December 02, 2020
💉 Situational awareness: The U.K. has become the first Western country to approve a coronavirus vaccine. Inoculations using the Pfizer and BioNTech vaccine are expected to start next week.
Today's word count is 879, or a 3-minute read.
1 big thing: Nursing homes getting pummeled by the pandemic
The U.S. has gotten no better at keeping the coronavirus out of nursing homes.
Why it matters: The number of nursing home cases has consistently tracked closely with the number of cases in the broader community — and that's very bad news as overall cases continue to skyrocket.
By the numbers: There were more than 16,000 confirmed nursing home cases during the week of Nov. 15., according to a report by the American Health Care Association and National Center for Assisted Living.
- Nearly half of new nursing home cases that week were in the Midwest.
- Cases nationally grew by more than 177% between mid-September and mid-November, mirroring the steady rise in caseloads overall.
- Deaths are also rising, topping 2,000 that same week.
What they're saying: "Our worst fears have come true as COVID runs rampant among the general population, and long term care facilities are powerless to fully prevent it from entering due to its asymptomatic and pre-symptomatic spread," said Mark Parkinson, president and CEO of the American Health Care Association and National Center for Assisted Living.
- "This level of COVID nationwide puts serious strain on our workforce, supplies, and testing capacity."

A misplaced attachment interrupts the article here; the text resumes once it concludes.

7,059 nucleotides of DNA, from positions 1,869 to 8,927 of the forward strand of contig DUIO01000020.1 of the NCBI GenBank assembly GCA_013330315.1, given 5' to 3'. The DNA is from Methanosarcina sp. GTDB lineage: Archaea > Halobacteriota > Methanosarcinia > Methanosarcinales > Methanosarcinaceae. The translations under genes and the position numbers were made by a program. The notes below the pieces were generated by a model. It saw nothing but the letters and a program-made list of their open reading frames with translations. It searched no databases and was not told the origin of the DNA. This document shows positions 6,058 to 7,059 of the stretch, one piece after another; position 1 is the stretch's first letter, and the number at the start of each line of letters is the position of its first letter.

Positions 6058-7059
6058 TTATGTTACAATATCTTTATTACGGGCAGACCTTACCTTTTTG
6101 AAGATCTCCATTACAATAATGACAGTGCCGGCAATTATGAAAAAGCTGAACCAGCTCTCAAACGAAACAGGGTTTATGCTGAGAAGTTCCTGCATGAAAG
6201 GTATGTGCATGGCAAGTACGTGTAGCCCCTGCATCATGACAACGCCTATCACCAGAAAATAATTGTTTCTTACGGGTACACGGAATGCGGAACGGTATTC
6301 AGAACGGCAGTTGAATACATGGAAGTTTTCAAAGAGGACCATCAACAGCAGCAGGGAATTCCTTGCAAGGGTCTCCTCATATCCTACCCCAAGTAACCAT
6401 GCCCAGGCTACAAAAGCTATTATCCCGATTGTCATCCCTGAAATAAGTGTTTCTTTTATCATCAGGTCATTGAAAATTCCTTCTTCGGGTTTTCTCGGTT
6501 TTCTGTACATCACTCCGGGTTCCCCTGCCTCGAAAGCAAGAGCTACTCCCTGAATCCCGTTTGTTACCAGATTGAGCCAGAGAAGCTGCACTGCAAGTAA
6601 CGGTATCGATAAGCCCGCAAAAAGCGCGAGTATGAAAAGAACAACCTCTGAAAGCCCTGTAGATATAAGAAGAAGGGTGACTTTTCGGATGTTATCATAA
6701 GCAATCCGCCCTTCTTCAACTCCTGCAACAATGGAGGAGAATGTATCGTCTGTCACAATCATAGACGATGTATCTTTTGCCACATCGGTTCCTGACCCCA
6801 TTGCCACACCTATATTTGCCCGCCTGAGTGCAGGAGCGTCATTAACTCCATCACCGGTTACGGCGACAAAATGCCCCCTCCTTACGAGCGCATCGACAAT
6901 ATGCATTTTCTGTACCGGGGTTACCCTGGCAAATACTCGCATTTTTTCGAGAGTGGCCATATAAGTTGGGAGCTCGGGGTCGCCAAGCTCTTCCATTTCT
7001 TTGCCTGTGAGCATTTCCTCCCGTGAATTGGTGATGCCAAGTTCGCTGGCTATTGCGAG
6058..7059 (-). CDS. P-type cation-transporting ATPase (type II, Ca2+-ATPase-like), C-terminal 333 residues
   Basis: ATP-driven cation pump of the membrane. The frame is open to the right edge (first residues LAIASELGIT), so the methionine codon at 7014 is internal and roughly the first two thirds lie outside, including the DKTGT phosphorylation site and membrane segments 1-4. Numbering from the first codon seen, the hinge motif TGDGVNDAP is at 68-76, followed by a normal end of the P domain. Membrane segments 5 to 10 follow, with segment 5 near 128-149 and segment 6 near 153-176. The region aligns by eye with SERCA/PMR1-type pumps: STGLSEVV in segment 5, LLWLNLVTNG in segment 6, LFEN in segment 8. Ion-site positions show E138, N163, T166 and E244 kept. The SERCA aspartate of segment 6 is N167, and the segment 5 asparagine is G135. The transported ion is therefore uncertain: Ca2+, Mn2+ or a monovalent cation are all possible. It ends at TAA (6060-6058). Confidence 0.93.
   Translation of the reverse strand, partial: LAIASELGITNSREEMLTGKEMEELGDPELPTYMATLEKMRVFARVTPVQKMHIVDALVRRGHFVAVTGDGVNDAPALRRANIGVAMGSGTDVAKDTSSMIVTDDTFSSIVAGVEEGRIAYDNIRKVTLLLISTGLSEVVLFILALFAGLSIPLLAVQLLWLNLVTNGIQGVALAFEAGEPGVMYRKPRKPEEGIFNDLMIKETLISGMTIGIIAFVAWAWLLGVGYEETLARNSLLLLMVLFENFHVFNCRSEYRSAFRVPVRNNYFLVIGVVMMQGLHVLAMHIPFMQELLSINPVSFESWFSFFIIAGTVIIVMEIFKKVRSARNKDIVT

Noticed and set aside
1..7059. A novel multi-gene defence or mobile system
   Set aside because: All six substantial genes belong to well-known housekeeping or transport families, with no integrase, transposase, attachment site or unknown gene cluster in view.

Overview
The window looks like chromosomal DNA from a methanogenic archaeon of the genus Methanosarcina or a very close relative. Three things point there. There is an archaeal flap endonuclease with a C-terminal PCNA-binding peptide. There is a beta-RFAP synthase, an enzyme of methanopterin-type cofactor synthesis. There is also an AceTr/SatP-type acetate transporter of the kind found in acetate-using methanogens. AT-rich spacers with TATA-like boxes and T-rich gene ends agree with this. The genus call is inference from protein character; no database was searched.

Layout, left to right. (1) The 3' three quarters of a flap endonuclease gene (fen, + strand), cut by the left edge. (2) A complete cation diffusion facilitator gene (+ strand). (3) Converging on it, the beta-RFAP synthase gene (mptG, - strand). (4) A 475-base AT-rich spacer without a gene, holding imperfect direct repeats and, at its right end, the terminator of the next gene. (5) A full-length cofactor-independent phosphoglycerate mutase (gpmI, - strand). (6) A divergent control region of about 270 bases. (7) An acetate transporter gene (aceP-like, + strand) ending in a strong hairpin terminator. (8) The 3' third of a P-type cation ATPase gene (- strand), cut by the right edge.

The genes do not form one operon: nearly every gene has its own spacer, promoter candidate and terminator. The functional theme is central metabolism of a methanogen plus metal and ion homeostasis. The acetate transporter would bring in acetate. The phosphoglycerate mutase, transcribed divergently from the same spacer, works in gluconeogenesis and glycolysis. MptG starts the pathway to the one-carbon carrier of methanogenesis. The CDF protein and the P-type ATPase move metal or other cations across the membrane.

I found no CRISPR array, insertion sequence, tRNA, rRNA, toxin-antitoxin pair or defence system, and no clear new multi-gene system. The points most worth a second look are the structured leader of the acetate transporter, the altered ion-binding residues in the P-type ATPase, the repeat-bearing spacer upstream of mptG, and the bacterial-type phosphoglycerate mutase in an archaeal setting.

The bottom line: We're not going to control the pandemic in the general population, which means the virus will continue to find its way into nursing homes.
- The only bright spot on the horizon for nursing home residents is that a vaccine will soon be available, and they'll be among the first people to receive it.
2. CDC issues vaccine priority recomendations
Health care workers and nursing home residents should be at the front of the line to get coronavirus vaccines in the U.S. once they're cleared and available for public use, an independent CDC panel recommended in a 13-1 emergency vote on Tuesday, per CNBC.
Why it matters: Recent developments in COVID-19 vaccines have accelerated the timeline for distribution as vaccines developed by Pfizer and Moderna undergo the federal approval process. States are preparing to begin distributing as soon as two weeks from now, Axios' Shawna Chen writes.
The big picture: Health and Human Services Secretary Alex Azar told CNBC last month that roughly 40 million doses will be available by year's end. That’s enough to immunize about 20 million people, since Pfizer and Moderna’s vaccines must be taken in two doses about a month apart.
- In the U.S., there are roughly 21 million health care workers and 3 million long-term care residents, per a presentation given during the CDC's Advisory Committee on Immunization Practices.
- Most states and local jurisdictions will likely need around three weeks to vaccinate all health-care workers, Nancy Messonnier, director of the CDC's National Center for Immunization and Respiratory Diseases, told CNBC.